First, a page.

In between the works in progress are the raw materials that will fuel countless projects to come. Antlers, shells, cedar bark, kelp and raw lumber await their transformation. John collects the materials from his traditional territory in the hills and shoreline that surround Ladysmith. He can spend days out in the wild in a search that brings him closer to the natural world.

“It’s a big part of who I am as an artist. Taking the time out to collect the material and having that connection to the natural world is really important to me,” he says. “Imagination and inspiration for the work has to evolve and come from somewhere. Our culture teaches us that so much of who we are is based on the natural world. That’s where I find my inspiration.”

The works of John Marston will be exhibited at the Ladysmith Art Gallery in September.

Just Posted

Peeling away: OK strip clubs disappearing

Hear from Penticton’s only strip club owner about their success in a dying industry

It’s time to Ring and Sing, in spring

The Musaic Vocal Ensemble and the Oliver Handbell Ringers present a concert for bells and voices

British-born recording artist sings the blues for Okanagan critters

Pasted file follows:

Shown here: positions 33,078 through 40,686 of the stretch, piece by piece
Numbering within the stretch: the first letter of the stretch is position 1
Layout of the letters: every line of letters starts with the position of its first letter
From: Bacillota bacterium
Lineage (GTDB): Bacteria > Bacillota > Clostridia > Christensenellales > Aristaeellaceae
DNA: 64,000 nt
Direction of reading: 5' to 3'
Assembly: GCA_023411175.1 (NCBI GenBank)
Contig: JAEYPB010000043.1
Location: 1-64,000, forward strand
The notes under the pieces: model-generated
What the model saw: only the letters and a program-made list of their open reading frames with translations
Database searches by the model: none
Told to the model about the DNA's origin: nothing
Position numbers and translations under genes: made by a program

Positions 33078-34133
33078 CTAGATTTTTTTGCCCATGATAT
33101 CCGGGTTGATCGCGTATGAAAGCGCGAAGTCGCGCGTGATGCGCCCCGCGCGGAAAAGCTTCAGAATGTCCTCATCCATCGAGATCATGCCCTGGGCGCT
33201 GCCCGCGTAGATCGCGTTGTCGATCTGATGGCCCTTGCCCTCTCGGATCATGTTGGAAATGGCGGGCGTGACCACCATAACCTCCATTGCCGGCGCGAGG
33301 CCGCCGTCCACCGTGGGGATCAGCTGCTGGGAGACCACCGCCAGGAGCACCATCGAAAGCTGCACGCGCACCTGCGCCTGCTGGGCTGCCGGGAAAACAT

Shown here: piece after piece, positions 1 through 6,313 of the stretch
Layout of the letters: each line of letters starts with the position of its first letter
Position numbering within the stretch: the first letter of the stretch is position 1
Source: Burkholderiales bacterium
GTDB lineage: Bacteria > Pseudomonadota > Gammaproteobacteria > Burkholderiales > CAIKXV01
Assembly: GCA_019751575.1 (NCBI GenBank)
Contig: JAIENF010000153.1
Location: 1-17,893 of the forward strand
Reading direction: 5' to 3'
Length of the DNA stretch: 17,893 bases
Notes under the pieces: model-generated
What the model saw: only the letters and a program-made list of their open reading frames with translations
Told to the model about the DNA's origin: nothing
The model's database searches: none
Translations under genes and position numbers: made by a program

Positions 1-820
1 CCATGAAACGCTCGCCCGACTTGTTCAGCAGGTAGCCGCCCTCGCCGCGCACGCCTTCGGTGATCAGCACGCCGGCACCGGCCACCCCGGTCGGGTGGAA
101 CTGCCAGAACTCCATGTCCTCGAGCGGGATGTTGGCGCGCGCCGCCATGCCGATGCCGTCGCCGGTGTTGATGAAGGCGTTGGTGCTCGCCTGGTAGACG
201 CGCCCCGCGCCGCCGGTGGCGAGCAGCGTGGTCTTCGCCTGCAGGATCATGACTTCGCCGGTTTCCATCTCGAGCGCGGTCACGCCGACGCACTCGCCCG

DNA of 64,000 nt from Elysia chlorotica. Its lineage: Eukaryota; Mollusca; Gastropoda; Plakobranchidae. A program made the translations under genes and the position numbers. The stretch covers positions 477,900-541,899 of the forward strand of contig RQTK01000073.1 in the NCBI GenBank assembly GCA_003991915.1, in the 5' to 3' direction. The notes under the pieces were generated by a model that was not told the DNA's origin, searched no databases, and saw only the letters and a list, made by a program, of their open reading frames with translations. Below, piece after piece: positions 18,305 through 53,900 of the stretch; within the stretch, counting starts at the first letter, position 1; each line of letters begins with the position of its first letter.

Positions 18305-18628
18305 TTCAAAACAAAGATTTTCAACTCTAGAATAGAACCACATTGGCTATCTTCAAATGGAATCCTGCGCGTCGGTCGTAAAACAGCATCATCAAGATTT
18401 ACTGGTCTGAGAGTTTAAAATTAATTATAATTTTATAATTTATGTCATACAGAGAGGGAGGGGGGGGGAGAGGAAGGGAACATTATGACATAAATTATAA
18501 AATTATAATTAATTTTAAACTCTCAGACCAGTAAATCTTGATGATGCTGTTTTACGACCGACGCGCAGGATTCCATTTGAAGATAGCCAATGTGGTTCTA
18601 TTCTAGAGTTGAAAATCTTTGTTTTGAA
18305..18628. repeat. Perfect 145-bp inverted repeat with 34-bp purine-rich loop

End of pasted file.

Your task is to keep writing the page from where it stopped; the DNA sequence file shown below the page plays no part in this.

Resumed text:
Steve Rodgers, son of legendary musician Paul Rodgers is performing a benefit concert Saturday

Support for Penticton shooting victim

A GoFundMe has been started for one of the four people killed April 15

Okanagan’s first rodeo event of the season on Sunday

The 54th annual Chopaka Jackpot Rodeo goes Sunday near Keremeos.

FOODIE FRIDAY: Brodo Kitchen makes special poutine

Brodo Kitchen features homemade comfort food and a spin on Gnocchi, transformed into poutine

B.C. RCMP receive application for Police Cat Services

RCMP announced the launch of the Police Cat Services unit as an April fools joke

Traffic flagger ‘pushed’ by vehicle in Osoyoos on April 18

Aimee Attig is looking for witnesses of the incident that took place on Highway 3 near the AG Foods

The 25th annual Osoyoos Eggstravaganza gets cracking on Saturday

Find out what the Town of Osoyoos has planned for Easter

Shuswap dancer stays across street from Penticton shooting day after Salmon Arm tragedy

Dancers come for festival, put in lockdown in rec centre, watch police response from Airbnb window

Kirkland Signature veggie burgers recalled due to possible metal fragments

Recalled products came in 1.7 kg packages with a best before date of Apr. 23, 2019

Chaos at the ferry terminal for people heading from Vancouver to the Island

Easter crowds create backlog at Tsawwassen ferry terminal

Vernon-raised BC Was Awesome producer returns home for filming of episode

The topic of this Vernon-featured episode has not yet been revealed.

Parents of 13 who tortured children get life after hearing victims

One of their daughters fled their home and pleaded for help to a 911 operator

Most Read